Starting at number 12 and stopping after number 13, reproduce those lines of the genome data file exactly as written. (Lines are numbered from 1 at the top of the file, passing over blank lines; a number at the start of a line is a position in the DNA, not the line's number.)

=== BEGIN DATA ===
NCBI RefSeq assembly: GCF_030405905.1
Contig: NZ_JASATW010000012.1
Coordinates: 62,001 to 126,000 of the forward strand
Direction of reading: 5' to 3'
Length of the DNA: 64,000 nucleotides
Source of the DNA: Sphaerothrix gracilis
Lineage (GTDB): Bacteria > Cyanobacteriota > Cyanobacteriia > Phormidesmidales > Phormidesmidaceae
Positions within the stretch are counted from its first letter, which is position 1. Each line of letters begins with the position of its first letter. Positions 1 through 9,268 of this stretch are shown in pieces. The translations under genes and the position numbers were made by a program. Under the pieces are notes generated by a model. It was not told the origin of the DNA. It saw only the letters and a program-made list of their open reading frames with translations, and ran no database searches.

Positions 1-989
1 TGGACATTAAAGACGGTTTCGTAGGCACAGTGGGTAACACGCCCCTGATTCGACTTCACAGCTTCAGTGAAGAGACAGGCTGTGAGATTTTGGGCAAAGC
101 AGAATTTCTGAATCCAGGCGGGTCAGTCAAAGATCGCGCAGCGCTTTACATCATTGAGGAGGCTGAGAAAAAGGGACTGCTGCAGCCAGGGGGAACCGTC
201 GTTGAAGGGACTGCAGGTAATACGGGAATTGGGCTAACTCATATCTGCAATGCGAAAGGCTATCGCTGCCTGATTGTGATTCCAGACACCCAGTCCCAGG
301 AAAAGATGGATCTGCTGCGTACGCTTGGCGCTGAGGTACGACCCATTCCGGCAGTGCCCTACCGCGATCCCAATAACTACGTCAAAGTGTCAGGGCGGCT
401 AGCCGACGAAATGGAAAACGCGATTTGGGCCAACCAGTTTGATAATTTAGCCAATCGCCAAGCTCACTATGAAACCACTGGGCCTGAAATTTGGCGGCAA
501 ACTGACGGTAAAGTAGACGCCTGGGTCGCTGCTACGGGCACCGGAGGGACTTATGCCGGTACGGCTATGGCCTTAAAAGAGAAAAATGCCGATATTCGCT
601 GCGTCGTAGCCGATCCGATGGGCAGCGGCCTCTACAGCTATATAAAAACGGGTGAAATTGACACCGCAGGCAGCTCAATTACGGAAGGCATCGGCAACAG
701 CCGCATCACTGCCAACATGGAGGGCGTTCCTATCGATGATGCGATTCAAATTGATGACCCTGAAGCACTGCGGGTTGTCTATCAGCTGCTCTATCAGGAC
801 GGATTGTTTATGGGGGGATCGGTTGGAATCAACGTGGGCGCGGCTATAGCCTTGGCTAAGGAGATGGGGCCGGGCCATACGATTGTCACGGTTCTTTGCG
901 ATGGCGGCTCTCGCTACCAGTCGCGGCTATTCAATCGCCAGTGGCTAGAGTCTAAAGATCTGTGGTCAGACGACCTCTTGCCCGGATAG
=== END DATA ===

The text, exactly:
201 GTTGAAGGGACTGCAGGTAATACGGGAATTGGGCTAACTCATATCTGCAATGCGAAAGGCTATCGCTGCCTGATTGTGATTCCAGACACCCAGTCCCAGG
301 AAAAGATGGATCTGCTGCGTACGCTTGGCGCTGAGGTACGACCCATTCCGGCAGTGCCCTACCGCGATCCCAATAACTACGTCAAAGTGTCAGGGCGGCT